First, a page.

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Chapter 4: Major impacts of irrigation and drainage projects

Water and air quality
Soil properties and safety erects
Erosion and sedimentation
Biological and ecological change
Socio-economic impacts
Ecological imbalances
Human health

When considering impacts, two perspectives must be taken into account, those of:

• the project on the environment, and
• external factors on the project (externalities).

In the detailed sections below, many of the impacts described are most extreme in the case of new irrigated areas. However, rehabilitation and changes resulting from alterations to the operating infrastructure, for example, will also have environmental impacts that may not at first be anticipated. The intensification of agriculture can lead to groundwater pollution related to the increased use of pesticides and fertilizers. Improved efficiency may significantly reduce return flows which are often utilized downstream by other irrigation schemes or wildlife habitats. Similarly, upstream developments are likely to impact on an irrigation scheme either in the form of reduced water availability (surface or groundwater) or reduced water quality.

Different types of irrigation will have different impacts and it should not be assumed that modern methods will have fewer impacts: they may significantly increase energy consumption and lead to social problems due to reduced employment in agriculture. Impacts will also vary according to the stage of implementation. For example, during the construction period there may be specific health and other social risks due to an influx of migrant workers living in temporary and unsanitary accommodation. Later, once the project has been operating for several years, cumulative impacts may begin to present serious environmental constraints to project sustainability. Such issues must be predicted by the EIA and mitigation measures prepared.

The most common problems of, and threats to, irrigation schemes are listed in Table 5, together with potential mitigation measures. Irrigation is defined as much, if not more, by farmers and managers as by the physical infrastructure; the 'hardware'. Its sustainable operation is just as dependent on the 'soft' environment: education, institutional building, legal structures and external support services. These are all powerful tools to ensure sustainability in conjunction with well-designed and well-managed hardware and Table 5 indicates that many of the mitigation measures are 'soft'.

The sections below describe the most common environmental impacts associated with irrigation schemes. Under each item, both positive and negative impacts are briefly described and the most usual mitigating measures outlined. The opportunity to identify positive impacts and to propose measures to enhance such impacts should not be neglected. The structure of the chapter generally follows that of the ICID Environmental Check-list and is divided into eight major sections. As a slight deviation from the Check-list, human health has been included, in order to present the human health dimensions of the environmental impacts.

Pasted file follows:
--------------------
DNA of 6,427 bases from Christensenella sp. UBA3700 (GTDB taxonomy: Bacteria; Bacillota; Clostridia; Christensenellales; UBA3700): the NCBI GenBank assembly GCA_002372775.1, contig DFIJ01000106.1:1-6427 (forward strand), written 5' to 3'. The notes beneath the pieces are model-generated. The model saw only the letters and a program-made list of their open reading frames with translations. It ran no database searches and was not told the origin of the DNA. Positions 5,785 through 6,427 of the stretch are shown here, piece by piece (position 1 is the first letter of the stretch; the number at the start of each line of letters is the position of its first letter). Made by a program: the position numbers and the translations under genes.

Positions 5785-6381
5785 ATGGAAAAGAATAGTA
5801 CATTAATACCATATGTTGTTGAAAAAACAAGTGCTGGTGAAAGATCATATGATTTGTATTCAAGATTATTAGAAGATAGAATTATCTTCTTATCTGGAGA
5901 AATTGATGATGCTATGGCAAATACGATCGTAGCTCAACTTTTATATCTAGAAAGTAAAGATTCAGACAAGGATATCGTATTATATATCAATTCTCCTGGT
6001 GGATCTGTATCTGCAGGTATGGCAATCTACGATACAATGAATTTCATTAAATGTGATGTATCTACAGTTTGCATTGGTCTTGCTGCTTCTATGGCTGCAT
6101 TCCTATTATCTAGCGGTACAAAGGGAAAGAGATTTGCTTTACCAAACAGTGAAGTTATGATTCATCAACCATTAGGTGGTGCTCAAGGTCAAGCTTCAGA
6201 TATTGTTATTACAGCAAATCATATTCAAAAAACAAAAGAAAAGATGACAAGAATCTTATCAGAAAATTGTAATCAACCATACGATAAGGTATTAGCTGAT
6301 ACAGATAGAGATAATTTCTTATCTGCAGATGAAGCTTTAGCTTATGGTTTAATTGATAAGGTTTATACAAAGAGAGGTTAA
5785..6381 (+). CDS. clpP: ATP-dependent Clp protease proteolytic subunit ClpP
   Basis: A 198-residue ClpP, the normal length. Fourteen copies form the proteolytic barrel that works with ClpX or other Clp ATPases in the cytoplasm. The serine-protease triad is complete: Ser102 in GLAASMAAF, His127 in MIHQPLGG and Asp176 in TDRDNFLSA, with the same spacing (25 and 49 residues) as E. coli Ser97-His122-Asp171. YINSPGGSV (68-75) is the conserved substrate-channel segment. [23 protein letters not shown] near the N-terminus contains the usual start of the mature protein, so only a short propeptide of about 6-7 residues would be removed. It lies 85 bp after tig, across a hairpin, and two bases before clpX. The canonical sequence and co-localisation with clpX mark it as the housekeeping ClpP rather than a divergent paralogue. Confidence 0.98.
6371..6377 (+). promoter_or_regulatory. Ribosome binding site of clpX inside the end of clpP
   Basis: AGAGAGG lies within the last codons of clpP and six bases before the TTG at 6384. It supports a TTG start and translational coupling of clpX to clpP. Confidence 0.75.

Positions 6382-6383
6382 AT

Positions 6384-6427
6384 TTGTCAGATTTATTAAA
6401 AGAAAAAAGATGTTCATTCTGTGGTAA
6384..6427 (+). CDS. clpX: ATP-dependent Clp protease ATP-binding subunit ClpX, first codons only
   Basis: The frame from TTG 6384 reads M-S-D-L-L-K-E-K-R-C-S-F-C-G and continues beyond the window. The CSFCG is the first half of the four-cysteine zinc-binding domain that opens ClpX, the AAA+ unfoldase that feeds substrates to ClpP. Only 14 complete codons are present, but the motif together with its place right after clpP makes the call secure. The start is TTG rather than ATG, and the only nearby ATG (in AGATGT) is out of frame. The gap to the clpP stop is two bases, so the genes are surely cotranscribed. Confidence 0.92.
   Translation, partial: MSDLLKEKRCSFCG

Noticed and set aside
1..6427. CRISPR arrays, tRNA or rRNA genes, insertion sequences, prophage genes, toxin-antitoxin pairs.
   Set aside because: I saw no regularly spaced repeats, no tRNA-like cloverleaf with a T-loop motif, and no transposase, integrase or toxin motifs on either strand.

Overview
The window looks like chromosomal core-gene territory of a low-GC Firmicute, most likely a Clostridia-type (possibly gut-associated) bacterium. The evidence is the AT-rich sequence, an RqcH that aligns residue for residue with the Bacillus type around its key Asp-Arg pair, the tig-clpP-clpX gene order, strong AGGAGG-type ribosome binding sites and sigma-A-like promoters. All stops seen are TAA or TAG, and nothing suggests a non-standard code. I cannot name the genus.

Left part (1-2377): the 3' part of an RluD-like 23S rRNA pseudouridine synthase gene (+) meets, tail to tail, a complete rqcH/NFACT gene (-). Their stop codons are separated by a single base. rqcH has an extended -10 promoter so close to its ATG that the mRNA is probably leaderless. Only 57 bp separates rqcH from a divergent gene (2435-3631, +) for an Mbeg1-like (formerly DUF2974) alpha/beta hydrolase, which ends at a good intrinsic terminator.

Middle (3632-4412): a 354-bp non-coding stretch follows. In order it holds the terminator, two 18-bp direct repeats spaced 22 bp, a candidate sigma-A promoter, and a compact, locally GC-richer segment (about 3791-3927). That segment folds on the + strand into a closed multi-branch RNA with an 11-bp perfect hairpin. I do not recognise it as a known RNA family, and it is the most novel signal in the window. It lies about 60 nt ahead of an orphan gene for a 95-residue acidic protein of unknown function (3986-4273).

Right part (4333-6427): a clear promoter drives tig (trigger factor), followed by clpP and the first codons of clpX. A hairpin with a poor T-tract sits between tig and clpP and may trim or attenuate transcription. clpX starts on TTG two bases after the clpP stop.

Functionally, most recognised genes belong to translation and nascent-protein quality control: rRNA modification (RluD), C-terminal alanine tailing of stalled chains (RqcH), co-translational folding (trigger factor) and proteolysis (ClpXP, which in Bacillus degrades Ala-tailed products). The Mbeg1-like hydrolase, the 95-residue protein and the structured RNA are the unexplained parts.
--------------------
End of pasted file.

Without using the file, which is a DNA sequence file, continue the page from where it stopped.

TABLE 5 Main problems resulting in the non-sustainability of irrigation and drainage schemes and appropriate mitigation measures


Mitigation measures

Degradation of irrigated land:

- Improve I & D operation to match demand both 'how much & when'.


- Provide drainage including disposal of water to evaporation ponds or the sea if quality of river flow adversely affected by drainage water.


- Maintain channels to prevent seepage, and reduce inefficiencies resulting from siltation and weeds. Allow for access to channels for maintenance in design.


- Provide water for leaching as a specific operation.

Soil acidification

- Set-up or adjust irrigation management infrastructure to ensure sufficient income to maintain both the irrigation and drainage systems.

- Analyse soils and monitor changes so that potential problems can be managed.

Reduced socio-economic conditions:

- Manage I & D to prevent disease spread.

Increased incidence of water related disease

- Educate about causes of disease.

Increased inequity

- Improve health facilities.

Weaker community infrastructure

- Allow sufficient time and money for extensive public participation to ensure that plans are optimal, that all sections of affected society are considered and that local institutions are in place to sustain irrigated agriculture, particularly in respect of land and water rights.

- Consider markets, financial services and agricultural extension in conjunction with proposed irrigation and drainage changes.

- Ensure that agricultural intensification does not preclude other economic or subsistence activity, such as household vegetables, fodder or growing trees for firewood.

- Provide short-term support and/or skills for an alternative livelihood if irrigation removes existing livelihood

Poor water quality:

- Define and enforce return water quality levels (including monitoring).

Reduction in irrigation water quality

- Control industrial development.

Water quality problems for downstream users caused by irrigation return flow quality

- Designate land for saline water disposal; build separate disposal channels.

- Educate for pesticide or sewage contamination dangers.

- Monitor irrigation water quality

Ecological degradation:

- Define ecological requirements.

Reduced big-diversity in project area

- Operate dams to suit downstream requirements and encourage wildlife around reservoirs (see Sections 4.1.3 and 4.5).

Damage to downstream ecosystems due to reduced water quantity and quality

- Designate land (in law and supported by protection institutions) for flood plains; wetlands; watersheds; drainage water disposal; river corridors.

Ground water depletion:

- Define and enforce abstraction regulations.

Dry drinking & irrigation wells

- Monitor ground water levels.

Saline intrusion at coasts

- Adjust abstraction charges.

Reduced base flow/wetlands


Low flow regime
Flood regime